The department failed to complete all planned library construction in the 2014/15 financial year, nor did it manage to maintain functioning community sports/creative hubs.

Poor financial controls have seen the department incur irregular expenditure to the tune of R88.4 million with one tender alone amounting to R68 million.

Instead of aligning the department’s priorities to deliver services, MEC Bopape rather enjoyed utilising the department’s budget to host events and take lavish trips overseas.

Score: 2/10
The Gauteng Cabinet report card shows how after its first full year in office, the public is looking for answers and want to see results.

By now Premier Makhura has certainly realised that grand plans and announcements require follow through.

While he and his executive are quick to announce grand schemes, a lack of political willpower, and in some instances, technical know-how, keeps Gauteng’s residents in the lurch.

As long as the premier does not walk his activist government talk, his promise of a Gauteng government that delivers will remain distant if he does not steer his executive in that direction.

Media enquiries:
John Moodey MPL
DA Gauteng Provincial Leader
082 960 3843
Willie Venter
Director: Communications and research
DA Gauteng
060 963 8260

[Image source]

Carletonville Testing Centre Turning Motorists Away

The Merafong municipality’s failure to maintain equipment at the Carletonville Testing Centre is forcing motorists to travel 40 km to the next nearest centre in Randfontein.

The machine used to test brakes at the centre needs to be re-calibrated, but the municipality has stonewalled the approval of the R15 000 payment required to do so.

Amid the already tumultuous financial situation the municipality finds itself in – it is now losing an estimated R50 000 to R100 000 a month in unperformed roadworthy tests.

The DA is particularly concerned over the impact this would have on road safety in the area, as well the local economy.

Not every vehicle owner will be able to travel to Randfontein due to cost constraints and limited time off from work, potentially increasing the number of unroadworthy vehicles on the roads.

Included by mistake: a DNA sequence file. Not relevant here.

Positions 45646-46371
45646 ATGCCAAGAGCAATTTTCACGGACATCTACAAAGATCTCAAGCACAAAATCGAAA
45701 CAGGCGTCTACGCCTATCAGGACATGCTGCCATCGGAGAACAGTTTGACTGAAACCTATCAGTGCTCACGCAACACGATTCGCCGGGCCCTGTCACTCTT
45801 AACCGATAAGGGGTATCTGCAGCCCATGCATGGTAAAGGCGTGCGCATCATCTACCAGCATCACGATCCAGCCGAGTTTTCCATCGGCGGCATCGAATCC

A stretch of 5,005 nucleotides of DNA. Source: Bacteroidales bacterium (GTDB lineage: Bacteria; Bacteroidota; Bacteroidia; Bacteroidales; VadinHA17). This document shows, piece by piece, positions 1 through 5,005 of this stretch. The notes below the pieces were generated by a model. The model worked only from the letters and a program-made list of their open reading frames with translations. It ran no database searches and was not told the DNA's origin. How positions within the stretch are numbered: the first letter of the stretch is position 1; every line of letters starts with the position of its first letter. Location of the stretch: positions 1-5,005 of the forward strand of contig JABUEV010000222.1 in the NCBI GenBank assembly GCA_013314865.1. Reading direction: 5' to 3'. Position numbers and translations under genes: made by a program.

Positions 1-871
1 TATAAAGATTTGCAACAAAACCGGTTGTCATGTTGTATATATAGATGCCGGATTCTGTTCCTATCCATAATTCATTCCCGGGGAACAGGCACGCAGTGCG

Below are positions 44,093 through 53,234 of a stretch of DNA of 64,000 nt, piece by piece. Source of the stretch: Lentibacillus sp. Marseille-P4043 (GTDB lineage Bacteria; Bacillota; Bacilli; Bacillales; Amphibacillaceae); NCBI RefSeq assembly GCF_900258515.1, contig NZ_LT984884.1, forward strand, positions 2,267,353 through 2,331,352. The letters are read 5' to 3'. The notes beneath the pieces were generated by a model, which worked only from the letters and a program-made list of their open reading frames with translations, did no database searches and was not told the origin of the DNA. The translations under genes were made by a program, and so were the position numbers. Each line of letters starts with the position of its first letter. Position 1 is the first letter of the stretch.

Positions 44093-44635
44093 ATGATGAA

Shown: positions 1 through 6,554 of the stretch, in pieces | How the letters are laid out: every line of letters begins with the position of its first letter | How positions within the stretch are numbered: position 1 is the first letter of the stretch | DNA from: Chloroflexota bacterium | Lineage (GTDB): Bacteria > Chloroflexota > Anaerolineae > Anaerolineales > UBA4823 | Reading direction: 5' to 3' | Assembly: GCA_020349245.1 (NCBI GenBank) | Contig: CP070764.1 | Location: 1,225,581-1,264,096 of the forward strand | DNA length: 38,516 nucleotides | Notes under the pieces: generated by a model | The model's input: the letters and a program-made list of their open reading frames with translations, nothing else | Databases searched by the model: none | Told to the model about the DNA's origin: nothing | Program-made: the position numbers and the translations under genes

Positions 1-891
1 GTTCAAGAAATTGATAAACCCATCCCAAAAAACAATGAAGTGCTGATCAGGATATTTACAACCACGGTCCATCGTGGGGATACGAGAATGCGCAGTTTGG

Quality service delivery should not be curtailed because a municipality refuses to acknowledge the long-term income benefit from a short term outlay.

The DA will engage with Gauteng Roads and Transport MEC Ismail Vadi and request that he ensure Merafong fast track this payment.


Media Enquiries:

Ina Cilliers MPL

DA Gauteng Constituency Head – Merafong

060 556 4344

West Rand Metro: MDB Shelves Merger

MDB Demonstrate Independence

The DA is delighted by the announcement of the Municipal Demarcation Board (MDB) to postpone its decision on the possible merger of the Mogale City, Randfontein, Merafong and Westonaria municipalities into a single metropolitan municipality until after the 2016 local government elections.

The decision is a marvellous victory for democracy, and the DA is pleased to see the MDB demonstrate its independence by not conceding to the whims of national government.

The DA is of the view that the MDB should not have been forced to apply their minds on the creation of a West Rand Metropolitan municipality at this stage, and with it being this close to the local government election, Cooperative Governance Minister Pravin Gordhan jeopardised the poll with his late proposals.

West Rand Has Great Potential

In fact, the DA strongly believes no demarcation change proposals should be made or entertained within two years of an election taking place.

The DA has long held the view that there are other means to achieve financial stability, economic growth and investment in the West Rand and elsewhere, and that other legislative means should first have been followed to build capacity in under-performing municipalities.